Tag: Sriracha

Asian Hot Sauce

Asian Hot Sauce | Serious Crust by Annie Fassler

Asian Hot Sauce | Serious Crust by Annie Fassler
Asian Hot Sauce | Serious Crust by Annie Fassler

My cooking these days feels torn. On the one hand, we’ve been having people over for dinner all the time and when we do, I take it as an opportunity to make those dishes that are just a bit too much of a production for any old night with me and Jonah (i.e. anything from my newest and also favorite cookbook Six Seasons). On the other hand, when it is just me and Jonah I tend to turn to what I have in the fridge. This is a great practice, but when I go to the grocery store, I generally buy the same things for weeknight dinner staples: I pick up some tofu, mushrooms, peppers, leafy greens, onions, occasionally some sweet potatoes, and a bulb of fennel if I’m feeling fancy. These ingredients most often turn themselves into a rice or soba noodle bowl because, well, we love Asian flavors, and it’s simple enough that we don’t have to think about it too much before it can become dinner. But the key to any good rice or noodle bowl is the right sauce.

In my recipe box that sits in my spice drawer, I’ve got at least 3 different asian marinades/sauces. They all have roughly the same ingredients, with a couple extras thrown in or substituted. They are ingredients that are used almost daily in my kitchen: soy sauce, rice vinegar, sriracha, garlic, lime juice. Occasionally there will be honey or maple syrup, sesame oil or miso. But this sauce, the one below, it’s different. Instead of being the base sauce for a meal, it’s a sauce that I keep in a small jar in the fridge. I drizzle it on a plate of food when it needs an extra kick, that beloved tingling on the lips, the gentle burning on the edges of your tongue. It’s not too hot – you can still taste all the ingredients in it because the heat is just at the right level where the flavors don’t get lost. I put it on noodles and rice bowls, but I also put it on fried eggs in the morning, orzo salads that need a little jazzing up after a few days in the fridge, and an afternoon snack of avocado. It has gotten to a point where I like to always have a jar on hand, should the need for it arise. And the need does arise. It always comes in handy.

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Asian Slaw with Ramen Noodles

Asian Slaw with Ramen Noodles | Serious Crust by Annie FasslerAsian Slaw with Ramen Noodles | Serious Crust by Annie FasslerAsian Slaw with Ramen Noodles | Serious Crust by Annie Fassler

A couple weeks ago, we went to the beach. I’ve told you about the beach house before, and this trip was no exception to the perfection that is that little slice of heaven on the Oregon coast. We went for our friend Walt’s birthday: there were three couples, and of course the second order of business was what are we going to be eating ? (The first was “ARE THE PUPPIES COMING?!”) We each decided to tackle one major meal while we were there, which I’ve found is a nice way to plan cooking with friends – no communal google docs full of recipes and grocery lists and confusion about who is bringing what.

For our one dinner together, Walt smoked a pork shoulder and his girlfriend Kylie made this delicious Asian slaw. It was tangy, crunchy, and refreshing, a perfect complement to the smoky rich pork (which we used to make bahn mi). I knew I needed to recreate it at home, and that it would quickly become a staple in our kitchen, since we eat a lot of Asian food.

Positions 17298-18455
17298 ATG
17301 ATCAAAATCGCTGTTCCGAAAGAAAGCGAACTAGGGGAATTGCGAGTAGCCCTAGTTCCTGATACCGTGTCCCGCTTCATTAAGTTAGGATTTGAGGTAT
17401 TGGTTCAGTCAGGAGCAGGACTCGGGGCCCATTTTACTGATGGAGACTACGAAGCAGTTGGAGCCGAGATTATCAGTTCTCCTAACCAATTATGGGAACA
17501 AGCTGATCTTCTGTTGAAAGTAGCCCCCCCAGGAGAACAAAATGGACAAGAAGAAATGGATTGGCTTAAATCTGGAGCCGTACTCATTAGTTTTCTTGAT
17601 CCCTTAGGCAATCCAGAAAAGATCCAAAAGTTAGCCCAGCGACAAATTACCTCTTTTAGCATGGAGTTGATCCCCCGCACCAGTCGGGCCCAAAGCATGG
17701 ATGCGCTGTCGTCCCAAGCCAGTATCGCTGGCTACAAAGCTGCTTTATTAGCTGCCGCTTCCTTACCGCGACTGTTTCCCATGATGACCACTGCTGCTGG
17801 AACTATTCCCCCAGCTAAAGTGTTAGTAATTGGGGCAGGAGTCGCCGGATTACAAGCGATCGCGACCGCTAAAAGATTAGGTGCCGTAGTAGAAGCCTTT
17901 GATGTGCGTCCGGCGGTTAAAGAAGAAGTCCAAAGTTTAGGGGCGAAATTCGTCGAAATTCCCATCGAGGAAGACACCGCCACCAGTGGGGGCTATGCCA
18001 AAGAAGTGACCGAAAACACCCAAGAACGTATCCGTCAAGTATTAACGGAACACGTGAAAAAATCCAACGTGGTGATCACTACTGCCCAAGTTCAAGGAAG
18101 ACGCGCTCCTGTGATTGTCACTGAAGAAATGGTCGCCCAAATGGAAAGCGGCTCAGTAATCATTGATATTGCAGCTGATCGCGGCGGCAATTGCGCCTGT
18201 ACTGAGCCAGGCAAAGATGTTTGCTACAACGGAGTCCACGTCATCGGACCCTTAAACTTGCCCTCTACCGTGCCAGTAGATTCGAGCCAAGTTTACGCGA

I loved Kylie’s slaw, but per her suggestion, wanted to jazz it up a bit. I added sliced mango and salted roasted cashews, but the possibilities are endless – grated carrots, mint, cilantro, peanuts, mandarin slices, etc. We paired our slaw with some easy tofu, pressed and marinated in canola oil, sesame oil, soy sauce, sriracha, and orange juice, then baked. It was an easy and delicious meal. My favorite kind.

Asian Slaw with Ramen Noodles

Ingredients

1 large head of napa cabbage
1 package of instant ramen noodles (flavor doesn’t matter – you won’t be using the flavor pack)
1 ripe mango
1/2 cup cashews, salted & roasted
3 Tbl rice vinegar
3 Tbl soy sauce
1 Tbl sugar
1 Tbl toasted sesame oil
Optional additions: sriracha, mint, mandarin slices, peanuts, cilantro, grated carrots.

Instructions

Chop cabbage into bite-sized pieces. I cut mine in half lengthwise, then in half again lengthwise, and then sliced it horizontally from there. Rinse and dry, and put in a large bowl.

Crush up the ramen noodles and set aside. Cut the mango into slices or chunks, whichever you prefer, and set that aside as well.

I like to mix my salad dressings in a small jar – no whisking, just shaking – but you can make yours in a bowl if you like. In whatever vessel you choose, combine the rice vinegar, soy sauce, sugar, and sesame oil. Whisk or shake until thoroughly mixed. Taste and adjust ingredients as you like.

Add the mango to the cabbage. Pour the dressing over the cabbage and mango and toss to coat. Let it sit for a minute. You can add the ramen noodles and cashews now, or top each serving individually. I will warn you though, that if you add the ramen to the salad and you have leftovers, those noodles will lose their crunch.

Serve, dotted with sriracha if you’d like, and enjoy.

Asian Slaw with Ramen Noodles | Serious Crust by Annie Fassler
A little taste of the beach house for you, clockwise from from top left: Carolyn, Branden, and their puppy Lily on the beach; Walt slaves over the smoked pork shoulder; Of course there had to be birthday cake; Kylie and their dog Darwin.

Weekend Finds 7:20:14

It has been HOT in Portland, you guys. I’m talking like 90 degrees, humid, blech. The kind of hot that just makes you want to dip your toes in a fountain, drink milkshakes, and take a nap in the afternoon with the fan blowing full force. When it’s this hot, it officially becomes salad season. Here are some weekend finds to help deal with the heat.

1. Gazpacho

Gazpacho Season // Weekend Finds on Serious Crust